His lectures in medicine soon attracted many students from all over Europe. He was able to communicate with most of these visitors, as it was said that he spoke a dozen languages. When the professor of chemistry at the University of Leiden died, Boerhaave was appointed to succeed him. For the following decade he held three (medicine, botany, chemistry) of the five chairs at the University of Leiden, Faculty of Medicine. He lectured on chemistry to the medical students and then published an influential textbook in the field. He was an outstanding teacher because he stressed that students should understand medicine, chemistry, and botany rather than engage in simple rote memorization, and he often lectured for 4-5 hours each day. The lectures were so large and popular that some students hired others to get to the classroom early and reserve their seats.
One of his best known students was Albrecht von Haller from Bern, who became one of the most prolific medical writers of all time. von Haller wrote more than 10,000 descriptions of plants and their uses during his lifetime, which were collected into a 61-volume herbarium. Another talented student, Gerard van Swieten, a native of Leiden, was appointed personal physician to Queen Mary Theresa of Austria. In this position, van Swieten reorganized the teaching of medicine at the Allgemeines Krankenhaus and the University of Vienna. He also established medical care for Austria, emphasizing a need for proper sanitation.
Boerhaave revitalized bedside teaching when he developed two 6-bed wards at the St. Caecilia Gasthuis – 6 beds for men and 6 for women. He emphasized the use of the medical history and physical examination followed by the diagnosis, prognosis, and treatment plan similar to today's medical practice.
He introduced the use of the thermometer in clinical medicine. His student, Anton DeHaen, correlated the temperature readings of patients with a thermometer designed by Fahrenheit. Although he made few original discoveries in medicine, he did describe Boerhaave syndrome, which is a spontaneous perforation of the esophagus, usually due to severe vomiting. In 1714 he subsequently became rector of the University of Leiden, in addition to his continued teaching.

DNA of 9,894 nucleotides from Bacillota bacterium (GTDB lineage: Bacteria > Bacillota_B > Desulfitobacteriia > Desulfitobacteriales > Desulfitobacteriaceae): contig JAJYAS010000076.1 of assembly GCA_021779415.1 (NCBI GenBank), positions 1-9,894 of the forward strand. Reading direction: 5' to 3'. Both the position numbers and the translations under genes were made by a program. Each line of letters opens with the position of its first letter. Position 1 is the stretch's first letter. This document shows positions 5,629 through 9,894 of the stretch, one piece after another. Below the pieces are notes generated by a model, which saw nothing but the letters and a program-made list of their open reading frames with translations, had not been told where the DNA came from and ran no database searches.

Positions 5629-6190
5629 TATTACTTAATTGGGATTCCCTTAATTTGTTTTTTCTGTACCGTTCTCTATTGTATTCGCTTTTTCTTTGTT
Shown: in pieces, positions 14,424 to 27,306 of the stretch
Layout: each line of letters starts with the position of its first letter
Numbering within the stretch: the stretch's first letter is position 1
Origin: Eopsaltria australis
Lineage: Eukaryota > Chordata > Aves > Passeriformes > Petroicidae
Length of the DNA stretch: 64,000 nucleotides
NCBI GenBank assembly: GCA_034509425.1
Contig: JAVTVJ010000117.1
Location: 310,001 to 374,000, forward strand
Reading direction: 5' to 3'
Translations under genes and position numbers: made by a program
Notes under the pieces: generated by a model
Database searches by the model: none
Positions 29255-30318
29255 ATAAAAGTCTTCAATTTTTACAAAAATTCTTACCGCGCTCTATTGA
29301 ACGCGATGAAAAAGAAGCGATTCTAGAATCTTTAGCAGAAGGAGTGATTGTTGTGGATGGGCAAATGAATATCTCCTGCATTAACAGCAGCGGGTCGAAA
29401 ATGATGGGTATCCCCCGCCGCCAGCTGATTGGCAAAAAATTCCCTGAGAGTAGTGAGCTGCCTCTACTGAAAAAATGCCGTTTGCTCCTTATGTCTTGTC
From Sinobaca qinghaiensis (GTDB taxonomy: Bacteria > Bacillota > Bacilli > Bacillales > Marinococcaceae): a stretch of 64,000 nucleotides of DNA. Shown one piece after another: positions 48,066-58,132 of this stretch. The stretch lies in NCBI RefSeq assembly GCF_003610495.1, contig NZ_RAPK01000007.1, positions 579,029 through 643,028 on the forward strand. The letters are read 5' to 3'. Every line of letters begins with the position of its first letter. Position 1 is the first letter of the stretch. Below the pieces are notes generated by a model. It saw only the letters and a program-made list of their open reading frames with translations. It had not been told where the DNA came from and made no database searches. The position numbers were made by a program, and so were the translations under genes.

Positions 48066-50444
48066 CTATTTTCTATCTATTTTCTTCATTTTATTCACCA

He married Maria Drolenvaux, the daughter of a wealthy merchant, in 1710. Although they had four children, only one daughter survived to adulthood.
He was tall and had a very calm disposition. In fact, he was asked one time if he ever became angry? He answered that by nature he was passionate, but that “by prayer and meditation” he had been able to master his temper. It is said that Boerhaave received letters that were sent to “The greatest physician in the world,” and they were promptly delivered to him. In the book Institutiones Medicae, he said the ideal physician was one who was knowledgeable about the basic sciences, and was able to carry out diagnostic tests as well as investigations in clinical research.
His success was based upon the simplicity, clarity, and wisdom exhibited in his lectures. His personal warmth and his clinical skills at the bedside were considered outstanding. It was said that he kept Peter the Great, the Russian Czar, waiting as he continued to see patients who had arrived earlier.
He developed severe gout as he aged and was bedridden because of it at one time for 6 months. When he returned to the University, church bells in the city of Leiden were rung in celebration.
He developed a lung abscess and died September 23, 1738. He was honored twice by the Netherlands philatelically: In 1928 (Scott #B34), and in 1938 by a stamp (Scott #B107) on the 200th anniversary of his death.